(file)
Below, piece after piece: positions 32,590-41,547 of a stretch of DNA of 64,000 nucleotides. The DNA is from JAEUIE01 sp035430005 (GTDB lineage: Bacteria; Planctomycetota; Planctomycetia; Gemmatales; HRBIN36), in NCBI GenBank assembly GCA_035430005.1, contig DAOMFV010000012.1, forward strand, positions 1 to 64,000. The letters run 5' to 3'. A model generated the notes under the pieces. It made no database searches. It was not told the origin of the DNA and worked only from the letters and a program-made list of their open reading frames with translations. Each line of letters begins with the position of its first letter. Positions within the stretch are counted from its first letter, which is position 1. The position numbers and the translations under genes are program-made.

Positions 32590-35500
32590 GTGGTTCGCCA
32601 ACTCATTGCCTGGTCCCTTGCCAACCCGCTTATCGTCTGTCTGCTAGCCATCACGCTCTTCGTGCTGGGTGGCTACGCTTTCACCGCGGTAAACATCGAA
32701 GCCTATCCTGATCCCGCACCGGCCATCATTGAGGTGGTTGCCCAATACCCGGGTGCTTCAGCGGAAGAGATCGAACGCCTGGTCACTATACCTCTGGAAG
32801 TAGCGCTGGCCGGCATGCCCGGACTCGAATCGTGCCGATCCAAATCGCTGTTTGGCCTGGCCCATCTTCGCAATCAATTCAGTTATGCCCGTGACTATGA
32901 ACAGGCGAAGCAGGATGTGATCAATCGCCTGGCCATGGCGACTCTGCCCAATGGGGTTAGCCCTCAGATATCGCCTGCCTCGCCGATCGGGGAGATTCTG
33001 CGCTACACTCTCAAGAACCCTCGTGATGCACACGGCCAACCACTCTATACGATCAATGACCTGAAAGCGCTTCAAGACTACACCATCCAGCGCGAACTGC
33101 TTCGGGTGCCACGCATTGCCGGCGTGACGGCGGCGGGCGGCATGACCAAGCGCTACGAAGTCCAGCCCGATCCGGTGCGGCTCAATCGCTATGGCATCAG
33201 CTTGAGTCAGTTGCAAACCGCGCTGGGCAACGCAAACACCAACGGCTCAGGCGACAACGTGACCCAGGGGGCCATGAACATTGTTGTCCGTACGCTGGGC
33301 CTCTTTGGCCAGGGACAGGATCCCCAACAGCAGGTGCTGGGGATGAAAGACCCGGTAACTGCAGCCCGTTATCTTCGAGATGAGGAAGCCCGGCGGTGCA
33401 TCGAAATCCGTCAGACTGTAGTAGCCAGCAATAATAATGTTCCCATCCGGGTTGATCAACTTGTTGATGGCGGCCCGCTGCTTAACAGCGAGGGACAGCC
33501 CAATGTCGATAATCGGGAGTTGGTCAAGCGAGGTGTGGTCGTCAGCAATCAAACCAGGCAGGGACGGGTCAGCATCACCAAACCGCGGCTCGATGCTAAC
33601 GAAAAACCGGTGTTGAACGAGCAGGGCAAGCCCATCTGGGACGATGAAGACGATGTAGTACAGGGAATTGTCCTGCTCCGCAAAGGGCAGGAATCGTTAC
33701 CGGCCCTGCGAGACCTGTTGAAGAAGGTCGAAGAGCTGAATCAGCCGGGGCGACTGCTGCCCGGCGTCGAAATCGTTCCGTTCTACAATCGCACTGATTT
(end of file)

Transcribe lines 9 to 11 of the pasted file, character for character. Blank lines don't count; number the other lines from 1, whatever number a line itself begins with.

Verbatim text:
33101 TTCGGGTGCCACGCATTGCCGGCGTGACGGCGGCGGGCGGCATGACCAAGCGCTACGAAGTCCAGCCCGATCCGGTGCGGCTCAATCGCTATGGCATCAG
33201 CTTGAGTCAGTTGCAAACCGCGCTGGGCAACGCAAACACCAACGGCTCAGGCGACAACGTGACCCAGGGGGCCATGAACATTGTTGTCCGTACGCTGGGC
33301 CTCTTTGGCCAGGGACAGGATCCCCAACAGCAGGTGCTGGGGATGAAAGACCCGGTAACTGCAGCCCGTTATCTTCGAGATGAGGAAGCCCGGCGGTGCA